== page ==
Prescription Drug Monitoring Programs Don’t Work, according to Article in the Journal of American Physicians and Surgeons

TUCSON, Ariz., June 13, 2019 (GLOBE NEWSWIRE) -- In response to the rising rate of drug overdose deaths, 49 states had a Prescription Drug Monitoring Program (PDMP) by 2014. By requiring physicians to report all prescriptions for controlled drugs, and to consult the database before prescribing, state agencies hoped to stop “doctor shopping,” writes John Lilly, M.B.A.,

Opioid-related death rates have been rising since 2000, Dr. Lilly notes, with no noticeable decreases with the establishment of more PDMPs. This is not surprising, since doctor shopping (obtaining prescriptions from more than one doctor) was the source of only 2.5 percent of misused pain medicine in 2017. About 85 percent of misused prescriptions came from one doctor, and 12.5 percent did not go through a doctor.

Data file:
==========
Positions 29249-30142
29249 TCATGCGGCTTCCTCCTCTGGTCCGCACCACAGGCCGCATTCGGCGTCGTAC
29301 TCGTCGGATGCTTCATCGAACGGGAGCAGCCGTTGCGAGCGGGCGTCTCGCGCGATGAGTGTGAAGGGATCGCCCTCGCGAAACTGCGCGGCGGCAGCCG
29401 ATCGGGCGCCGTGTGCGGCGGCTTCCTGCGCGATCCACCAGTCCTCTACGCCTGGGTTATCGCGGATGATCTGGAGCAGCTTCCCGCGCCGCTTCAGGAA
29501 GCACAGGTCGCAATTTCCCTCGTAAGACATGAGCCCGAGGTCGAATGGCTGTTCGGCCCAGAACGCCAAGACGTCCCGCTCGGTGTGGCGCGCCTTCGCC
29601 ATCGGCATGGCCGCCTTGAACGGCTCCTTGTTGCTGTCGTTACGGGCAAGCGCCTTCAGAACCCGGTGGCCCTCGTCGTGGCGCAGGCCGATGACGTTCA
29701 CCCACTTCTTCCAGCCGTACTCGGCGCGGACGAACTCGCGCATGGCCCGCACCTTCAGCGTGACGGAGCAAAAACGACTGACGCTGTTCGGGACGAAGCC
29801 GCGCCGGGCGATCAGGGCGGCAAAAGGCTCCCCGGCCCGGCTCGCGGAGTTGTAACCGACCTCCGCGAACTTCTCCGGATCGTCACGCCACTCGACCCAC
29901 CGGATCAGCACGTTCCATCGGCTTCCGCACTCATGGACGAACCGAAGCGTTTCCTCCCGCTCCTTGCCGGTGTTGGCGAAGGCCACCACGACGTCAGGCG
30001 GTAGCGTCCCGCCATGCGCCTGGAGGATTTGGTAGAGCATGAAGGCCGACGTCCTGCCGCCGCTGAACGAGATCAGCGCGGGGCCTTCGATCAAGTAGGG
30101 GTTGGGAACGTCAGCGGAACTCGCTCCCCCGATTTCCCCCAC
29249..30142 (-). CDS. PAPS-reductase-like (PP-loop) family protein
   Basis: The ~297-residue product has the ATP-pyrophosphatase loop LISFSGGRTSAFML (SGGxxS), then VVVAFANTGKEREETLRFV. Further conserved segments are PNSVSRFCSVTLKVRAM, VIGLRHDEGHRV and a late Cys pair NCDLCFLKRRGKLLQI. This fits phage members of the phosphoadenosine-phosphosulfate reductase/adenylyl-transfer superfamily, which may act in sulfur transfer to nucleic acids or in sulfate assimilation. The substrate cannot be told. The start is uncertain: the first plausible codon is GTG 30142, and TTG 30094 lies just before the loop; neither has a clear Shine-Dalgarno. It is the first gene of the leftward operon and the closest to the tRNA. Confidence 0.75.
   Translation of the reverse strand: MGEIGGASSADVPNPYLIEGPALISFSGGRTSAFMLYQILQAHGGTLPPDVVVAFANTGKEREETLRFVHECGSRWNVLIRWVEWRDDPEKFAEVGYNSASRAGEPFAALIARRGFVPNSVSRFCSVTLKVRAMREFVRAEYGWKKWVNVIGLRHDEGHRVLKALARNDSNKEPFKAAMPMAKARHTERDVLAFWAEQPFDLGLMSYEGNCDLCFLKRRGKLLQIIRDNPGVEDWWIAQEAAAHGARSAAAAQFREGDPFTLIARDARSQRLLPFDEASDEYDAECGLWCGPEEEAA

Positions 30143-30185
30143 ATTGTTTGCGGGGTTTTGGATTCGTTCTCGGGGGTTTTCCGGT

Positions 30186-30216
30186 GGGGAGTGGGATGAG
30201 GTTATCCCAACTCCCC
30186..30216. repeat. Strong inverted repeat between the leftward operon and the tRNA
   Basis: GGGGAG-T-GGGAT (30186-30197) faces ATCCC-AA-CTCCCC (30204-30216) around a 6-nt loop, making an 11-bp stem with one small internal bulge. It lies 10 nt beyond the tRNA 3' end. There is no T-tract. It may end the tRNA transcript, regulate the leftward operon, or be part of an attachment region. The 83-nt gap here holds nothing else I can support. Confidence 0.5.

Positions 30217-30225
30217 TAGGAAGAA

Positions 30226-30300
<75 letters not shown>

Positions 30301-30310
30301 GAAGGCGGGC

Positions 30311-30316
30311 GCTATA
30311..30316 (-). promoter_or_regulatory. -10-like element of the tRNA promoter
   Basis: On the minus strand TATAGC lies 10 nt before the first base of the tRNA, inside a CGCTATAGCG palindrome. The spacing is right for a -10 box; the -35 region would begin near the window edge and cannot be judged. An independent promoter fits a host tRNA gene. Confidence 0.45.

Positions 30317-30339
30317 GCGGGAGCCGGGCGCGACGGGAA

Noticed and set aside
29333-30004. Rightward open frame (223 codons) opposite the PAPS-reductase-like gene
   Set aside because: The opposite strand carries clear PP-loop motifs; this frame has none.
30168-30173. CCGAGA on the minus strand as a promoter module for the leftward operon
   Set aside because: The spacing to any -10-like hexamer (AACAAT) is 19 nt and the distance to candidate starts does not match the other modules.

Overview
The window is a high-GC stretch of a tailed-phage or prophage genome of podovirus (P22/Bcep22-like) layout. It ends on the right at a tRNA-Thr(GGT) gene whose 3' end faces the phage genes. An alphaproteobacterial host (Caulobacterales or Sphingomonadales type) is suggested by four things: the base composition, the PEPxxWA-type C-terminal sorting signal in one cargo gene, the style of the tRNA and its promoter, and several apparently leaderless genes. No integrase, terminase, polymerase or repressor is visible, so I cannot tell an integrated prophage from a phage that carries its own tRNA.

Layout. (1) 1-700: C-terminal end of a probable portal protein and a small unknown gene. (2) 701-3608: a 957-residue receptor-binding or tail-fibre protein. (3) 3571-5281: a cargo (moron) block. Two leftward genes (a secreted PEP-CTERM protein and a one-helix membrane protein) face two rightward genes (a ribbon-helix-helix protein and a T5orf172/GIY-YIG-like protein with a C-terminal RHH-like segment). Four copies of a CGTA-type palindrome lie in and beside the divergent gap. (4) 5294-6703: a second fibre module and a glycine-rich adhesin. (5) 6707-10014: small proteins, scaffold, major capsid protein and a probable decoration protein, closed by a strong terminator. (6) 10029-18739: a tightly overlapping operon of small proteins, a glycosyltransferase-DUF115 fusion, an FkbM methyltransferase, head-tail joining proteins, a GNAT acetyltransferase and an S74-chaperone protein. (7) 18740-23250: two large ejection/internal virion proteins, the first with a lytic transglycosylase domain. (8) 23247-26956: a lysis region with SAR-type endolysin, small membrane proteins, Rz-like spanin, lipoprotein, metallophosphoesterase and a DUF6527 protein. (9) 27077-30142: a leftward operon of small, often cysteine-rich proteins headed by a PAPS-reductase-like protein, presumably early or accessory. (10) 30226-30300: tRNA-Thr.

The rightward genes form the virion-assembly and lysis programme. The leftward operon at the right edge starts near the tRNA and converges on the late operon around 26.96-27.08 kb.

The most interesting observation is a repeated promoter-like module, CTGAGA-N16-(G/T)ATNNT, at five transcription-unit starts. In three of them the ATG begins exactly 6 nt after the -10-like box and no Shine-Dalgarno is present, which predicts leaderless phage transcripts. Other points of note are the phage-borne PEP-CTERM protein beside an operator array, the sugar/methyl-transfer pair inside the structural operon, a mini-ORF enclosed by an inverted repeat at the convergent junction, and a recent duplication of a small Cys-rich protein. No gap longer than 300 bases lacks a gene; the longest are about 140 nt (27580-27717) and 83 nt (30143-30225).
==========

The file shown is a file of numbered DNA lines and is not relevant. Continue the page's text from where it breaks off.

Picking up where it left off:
In the four years that could be compared, doctor shopping actually increased after the PDMP was established, Dr. Lilly writes.

“The ‘opioid crisis’ is the increase in deaths due to illicit fentanyl, from 2,128 in 2014 to 24,524 in 2017,” Dr. Lilly states: “PDMPs have no effect on illicit fentanyl. The real cause of increased overdose deaths in the last four years is not doctor shopping, but the surge of illicit fentanyl coming from China and Mexico.”

While PDMPs cannot and do not achieve their ostensible purpose of stopping misuse of opioids, they do create a national prescription database. This might be their true purpose as well as their effect, Dr. Lilly suggests.      

The Journal of American Physicians and Surgeons is published by the Association of American Physicians and Surgeons (AAPS), a national organization representing physicians in all specialties since 1943.

Jane M. Orient, M.D., (520) 323-3110,
John Lilly,